Business Law II BA 304-01: N/A
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Chapter 38 - Third Parties in Agency - Review

<< Back to Chapter 38 - Third Persons in Agency

1) The liability of an agent to a third person depends on the existence of authority and the manner of executing the contract.

2) If an agent makes a properly authorized contract with a third person on behalf of a disclosed principal, the agent has no personal liability on the contract.

3) When a person purports to act as an agent for a principal, an implied warranty arises that such person has authority to do so.

4) If an agent's act causes loss to the third person, that third person may generally hold the agent liable for the loss.

5) An agent making a proper contract with a third person on behalf of a disclosed principal has no personal liability on the contract.

6) If the third person knew that the agent was acting beyond the authority given by the principal, this following is a defense to an action against an agent for breach of the implied warranty of authority.

7) When a person makes a contract as an agent for another but lacks authority to do so, the contract does not bind the principal.

8) Agents may intentionally make themselves liable on contracts with third persons.

9) John Smyth is an agent for L. T. Adams. To avoid becoming a party to any contract that Smyth signs for Adams, Smyth should sign L. T. Adams, per John Smyth.

10) If a contract is ambiguous regarding whether the agent has signed in a representative or an individual capacity parol evidence is admissible to establish the character in which the agent was acting.

11) An agent who commits a tort or crime is liable for both torts and crimes.

12) The agent of a disclosed principal is liable for harm caused third persons by fraudulent acts of the agent, or by malicious acts of the agent.

13) A partially disclosed principal is liable for a simple contract made by an authorized agent.

14) Apparent authority has the same effect asApparent authority has the same effect as actual authority.

15) A third person dealing with the agent of a disclosed principal ordinarily intends to make a contract with the principal, not the agent.

16) In the partially disclosed principal situation, the agent is considered a party to the contract.

17) Agent's may intentionally make themselves liable on contracts with third persons.

18) If the principal is not disclosed, the agent is necessarily the other contracting party and is bound to the contract.

19) Parol evidence is allowed to show whether an agent has signed in a representative or an individual capacity.

20) Agents are themselves liable for harm caused third persons by the agents' fraudulent, intentional, or negligent acts.

21) A principal may be liable to a third person for an agent's unauthorized contracts.

22) Subject to certain limitations, a third person, on learning of the existence of an undisclosed principal, may sue the principal.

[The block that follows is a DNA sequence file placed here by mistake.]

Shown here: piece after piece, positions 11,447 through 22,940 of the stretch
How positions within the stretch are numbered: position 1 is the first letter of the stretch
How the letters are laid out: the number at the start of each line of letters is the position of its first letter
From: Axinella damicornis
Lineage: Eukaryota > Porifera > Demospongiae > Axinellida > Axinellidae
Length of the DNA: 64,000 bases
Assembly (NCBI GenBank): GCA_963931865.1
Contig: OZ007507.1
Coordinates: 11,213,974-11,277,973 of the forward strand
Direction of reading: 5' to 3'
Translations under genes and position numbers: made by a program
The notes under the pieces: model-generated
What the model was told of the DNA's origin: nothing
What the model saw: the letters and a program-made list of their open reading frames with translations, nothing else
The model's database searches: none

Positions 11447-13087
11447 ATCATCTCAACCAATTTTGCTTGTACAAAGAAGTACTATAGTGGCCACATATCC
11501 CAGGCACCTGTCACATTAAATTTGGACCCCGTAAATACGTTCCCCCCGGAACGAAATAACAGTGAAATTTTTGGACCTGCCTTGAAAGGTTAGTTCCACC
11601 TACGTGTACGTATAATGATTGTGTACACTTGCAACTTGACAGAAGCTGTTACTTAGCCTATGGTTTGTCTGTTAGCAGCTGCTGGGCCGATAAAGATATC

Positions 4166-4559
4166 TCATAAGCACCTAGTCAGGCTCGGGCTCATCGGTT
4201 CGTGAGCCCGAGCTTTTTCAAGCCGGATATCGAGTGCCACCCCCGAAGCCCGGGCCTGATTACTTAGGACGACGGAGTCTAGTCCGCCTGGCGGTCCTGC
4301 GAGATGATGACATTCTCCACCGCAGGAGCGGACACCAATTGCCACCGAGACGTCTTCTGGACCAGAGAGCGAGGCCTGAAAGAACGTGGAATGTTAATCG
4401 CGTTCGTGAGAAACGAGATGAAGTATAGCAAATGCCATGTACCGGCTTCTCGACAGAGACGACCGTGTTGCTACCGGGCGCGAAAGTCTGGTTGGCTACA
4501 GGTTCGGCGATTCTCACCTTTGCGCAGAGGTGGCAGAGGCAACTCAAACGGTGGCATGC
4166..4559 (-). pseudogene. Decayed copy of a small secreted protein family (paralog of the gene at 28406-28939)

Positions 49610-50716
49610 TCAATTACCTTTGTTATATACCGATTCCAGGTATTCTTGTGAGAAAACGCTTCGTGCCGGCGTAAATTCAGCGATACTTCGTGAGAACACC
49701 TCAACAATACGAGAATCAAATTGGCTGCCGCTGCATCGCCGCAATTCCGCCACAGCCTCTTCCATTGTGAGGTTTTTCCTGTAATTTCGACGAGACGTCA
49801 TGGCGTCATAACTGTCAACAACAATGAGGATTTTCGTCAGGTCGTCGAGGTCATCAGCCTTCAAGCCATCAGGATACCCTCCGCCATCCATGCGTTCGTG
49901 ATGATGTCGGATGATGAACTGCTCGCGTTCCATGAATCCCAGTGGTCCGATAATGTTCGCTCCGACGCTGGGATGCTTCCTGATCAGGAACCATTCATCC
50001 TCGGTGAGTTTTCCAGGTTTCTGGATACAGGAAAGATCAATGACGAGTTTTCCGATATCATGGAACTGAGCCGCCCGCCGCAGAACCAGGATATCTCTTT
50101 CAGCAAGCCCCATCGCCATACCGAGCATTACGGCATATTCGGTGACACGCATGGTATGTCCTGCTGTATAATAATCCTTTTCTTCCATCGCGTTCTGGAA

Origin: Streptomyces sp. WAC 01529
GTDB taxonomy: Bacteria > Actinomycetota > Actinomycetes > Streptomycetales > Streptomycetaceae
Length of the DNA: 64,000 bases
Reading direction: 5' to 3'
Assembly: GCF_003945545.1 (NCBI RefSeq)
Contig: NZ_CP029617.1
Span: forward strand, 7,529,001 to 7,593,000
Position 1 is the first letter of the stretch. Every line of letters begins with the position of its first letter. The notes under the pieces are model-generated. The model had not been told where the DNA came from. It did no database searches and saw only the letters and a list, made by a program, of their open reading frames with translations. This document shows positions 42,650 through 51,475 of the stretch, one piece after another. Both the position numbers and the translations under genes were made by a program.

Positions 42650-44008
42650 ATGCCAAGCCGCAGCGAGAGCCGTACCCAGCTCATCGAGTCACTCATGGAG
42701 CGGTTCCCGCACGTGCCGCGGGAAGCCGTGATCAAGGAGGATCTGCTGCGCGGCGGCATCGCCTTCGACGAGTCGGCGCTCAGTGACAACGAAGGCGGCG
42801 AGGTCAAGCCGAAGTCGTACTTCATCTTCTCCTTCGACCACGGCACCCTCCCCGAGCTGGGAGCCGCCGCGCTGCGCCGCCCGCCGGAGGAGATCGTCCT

23) When a fact is known to the agent of a seller, but the seller actually is uninformed of such fact, the sale deemed made by the seller with knowledge of that fact.

24) The rule of law imposing vicarious liability on an innocent employer for the wrong of an employee is known as the doctrine of respondeat superior.

25) The same rules of law govern the vicarious liability of principals and employers.

26) An undisclosed principal cannot sue or be sued if the contract is based upon commercial paper that the principal's name or description does not appear upon.

27) Payment to an authorized agent is payment to the principal.

28) Statements or declarations of an agent will bind the principal if the statements were made by an agent while transacting business within the scope of authority.

29) When an employee knows that an illegal action has occurred through corporate actions, such knowledge is imputed to the corporate employer.

30) Modern decisions hold the principal liable for fraudulent acts and misrepresentations actions of the agent.

31) When a tort or crime is committed by an employee, vicarious liability could be imposed on the employer if the act was committed within the course of employment.

32) The owner of property when the tort is committed by an independent contractor is not liable for torts.

33) When a business owner uses an independent contractor to perform nonhazardous work, the owner ordinarily is: not liable for harm to third persons or their property, not bound to contracts made by the independent contractor, and not liable for the negligence of employees of the independent contractor.

34) Vicarious liability will not be imposed on a principal unless the agent was acting within the scope of the agent's authority.

35) An owner ordinarily is not liable for harm caused a third person by the negligence of an employee of an independent contractor.

36) A customer who has given a purchase order to a salesperson is not bound by any contract until the employer of the salesperson approves the order.

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